#mitúWORLD

This Blind Latina Didn’t Just Become a Chef, She Also Opened Her Own Restaurant in Chicago

Laura Martinez is not your typical chef. She is blind.

272842_177898105610777_7298399_o
Credit: Laura Martinez / Facebook

When Martinez was a baby, doctors discovered cancer in eye. It led to vision loss, and, eventually, the removal of one eye. She was only a year old.

During college, she began to miss her mother’s homemade meals. So she began to explore cooking.

o
Credit: Araceli R. / Yelp

The university cafeteria’s bland food had no appeal to Martinez. She then started to use her sense of smell and taste to explore foods and create her own dishes. She soon abandoned her degree in psychology and moved to Chicago to attend the Le Cordon Bleu College of Culinary Arts.

How does Martinez deal with using knives? She says she has plenty of experience.

laura-martinez

Photo Credit: Laura Martinez / Facebook

“I always loved knives. In fact, when I was a child, they were my favorite toy,” Martinez told NPR.

In 2010, Martinez was hired by a renowned Chicago chef, Charlie Trotter.

272943_177900118943909_60463_o
Credit: Laura Martinez / Facebook

Soon after graduation, Martinez secured a job with Chef Charlie Trotter. His restaurant, Charlie Trotter’s, was a mainstay in Chicago in the ’80s and ’90s. In 2013, Trotter died of a stroke.  Martinez had no job leads after Trotter’s death.

Martinez spent the next two years working on a new goal: opening her own restaurant.

964567_510551305678787_1199608057_o
Credit: Laura Martinez / Facebook

With the help of her husband, Maurilio Ortega, and her mother, Josephina, Martinez worked tirelessly to achieve her dream.

READ: These Latin American Dishes Aren’t as “Latino” as You Thought

Earlier this year, her dream came true. She opened La Diosa restaurant in Chicago.

11813272_1469017393399109_7628674126645294957_n
Credit: La Diosa / Facebook

Martinez hosted a soft opening in January inviting media, friends and family. La Diosa is Spanish for “Goddess.”

Martinez got to showcase her culinary skills.

1002787_510557945678123_1220693505_n
Credit: Laura Martinez / Facebook

Despite not having sight, Martinez’s dishes are beautifully crafted. Martinez is building her brand on a fusion of Mexican and French cuisine.

She’s even created her own signature dish.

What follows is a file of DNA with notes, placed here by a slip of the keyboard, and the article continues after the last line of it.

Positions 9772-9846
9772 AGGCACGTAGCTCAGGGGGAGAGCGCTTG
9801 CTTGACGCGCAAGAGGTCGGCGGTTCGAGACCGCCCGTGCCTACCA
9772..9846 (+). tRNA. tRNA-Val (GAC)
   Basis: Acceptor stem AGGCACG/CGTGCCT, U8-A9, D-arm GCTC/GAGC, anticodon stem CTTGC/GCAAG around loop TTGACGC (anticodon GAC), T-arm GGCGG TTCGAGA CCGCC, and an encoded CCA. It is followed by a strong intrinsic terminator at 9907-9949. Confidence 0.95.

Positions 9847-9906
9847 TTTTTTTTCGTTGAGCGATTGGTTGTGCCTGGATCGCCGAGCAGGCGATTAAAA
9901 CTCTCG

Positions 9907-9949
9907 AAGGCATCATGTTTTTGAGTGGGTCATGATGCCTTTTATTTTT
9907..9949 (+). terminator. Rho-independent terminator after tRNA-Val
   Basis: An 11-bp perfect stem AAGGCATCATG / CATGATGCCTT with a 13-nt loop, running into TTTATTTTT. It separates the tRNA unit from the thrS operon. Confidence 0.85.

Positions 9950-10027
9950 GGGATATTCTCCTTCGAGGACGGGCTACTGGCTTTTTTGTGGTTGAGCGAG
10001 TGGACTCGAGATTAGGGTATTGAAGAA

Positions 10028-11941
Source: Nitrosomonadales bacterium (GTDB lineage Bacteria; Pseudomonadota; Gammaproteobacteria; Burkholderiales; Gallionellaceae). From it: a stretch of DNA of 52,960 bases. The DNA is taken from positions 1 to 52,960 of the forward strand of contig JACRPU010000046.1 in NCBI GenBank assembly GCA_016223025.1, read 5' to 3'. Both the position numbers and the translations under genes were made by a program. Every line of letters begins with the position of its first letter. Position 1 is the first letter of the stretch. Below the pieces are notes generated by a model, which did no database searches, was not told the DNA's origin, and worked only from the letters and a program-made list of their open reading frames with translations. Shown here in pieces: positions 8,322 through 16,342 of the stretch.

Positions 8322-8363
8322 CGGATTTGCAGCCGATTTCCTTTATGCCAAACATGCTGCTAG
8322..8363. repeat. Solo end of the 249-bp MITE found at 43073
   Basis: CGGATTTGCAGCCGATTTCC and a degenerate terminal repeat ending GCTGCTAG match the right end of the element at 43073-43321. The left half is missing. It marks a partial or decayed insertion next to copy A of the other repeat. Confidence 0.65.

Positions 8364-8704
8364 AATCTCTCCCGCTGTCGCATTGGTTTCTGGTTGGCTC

Tartizza
Credit: La Diosa / Facebook

Looks like a pizza, right? Almost.

“I call it tartizza because it’s kind of between a tart and pizza, but the dough is delicate and light, but flaky at the same time,” Martinez told NPR.

Martinez’s story has become a beacon of hope for the blind community.

380989_242280239172563_1286643213_n
Credit: Laura Martinez / Facebook

“I don’t think there’s another blind restaurateur who’s opened their own restaurant in the country. I think it’s a feather in the cap of Illinois and Chicago to have her,” her adviser Andrew Fogaty told DNAInfo.

READ: What Would Mama Cook? How to Prepare Classic Latino Dishes

Martinez has used her story to encourage youths to follow their dreams.

1780236_839128149487766_6593437884345570477_o
Credit: Laura Martinez / Facebook

Martinez has spoken for The Maryland School for the Blind, the National Federation of the Blind, and numerous small engagements for other blind organizations around the country.

But, Martinez wants diners to remember one thing: her cooking.

11035974_1426882190945963_166244581678302585_n
Credit: La Diosa / Facebook

Martinez may be the first blind chef to open a restaurant in the US, but she wants people to remember her food.

“Now that I’m known for being the blind chef, I want people to look beyond that,” Martinez told NPR. ? ?

Are you inspired by Laura Martinez’s story? Don’t forget to share on Facebook and Twitter. 

Notice any needed corrections? Please email us at corrections@wearemitu.com

Chicago’s Mi Tocaya Is Offering Up Free Mexican Homemeals For Undocumented Community

Culture

Chicago’s Mi Tocaya Is Offering Up Free Mexican Homemeals For Undocumented Community

mitocaya / Instagram

Undocumented communities are being left out of Covid relief plans. Chef Diana Dávila of Mi Tocaya in Chicago is working to help undocumented restaurant worker in the time of Covid. Abuse of undocumented workers is rampant in certain industries and Chef Dávila hopes to offer some kind of help.

Mi Tocaya is a Mexican restaurant in Chicago’s Logan Square that wants to help the community.

Covid-19 has devastated the hospitality industry with restaurants being hit exceptionally hard. Restaurants have been forced to close their doors for good as the virus dragged on with no decent relief plan from the federal government. As several countries financially support citizens to avoid economic disaster, the U.S. government has given citizens $1,800 total to cover 10 months of isolating and business closures.

Namely, Mi Tocaya is working to help the undocumented community.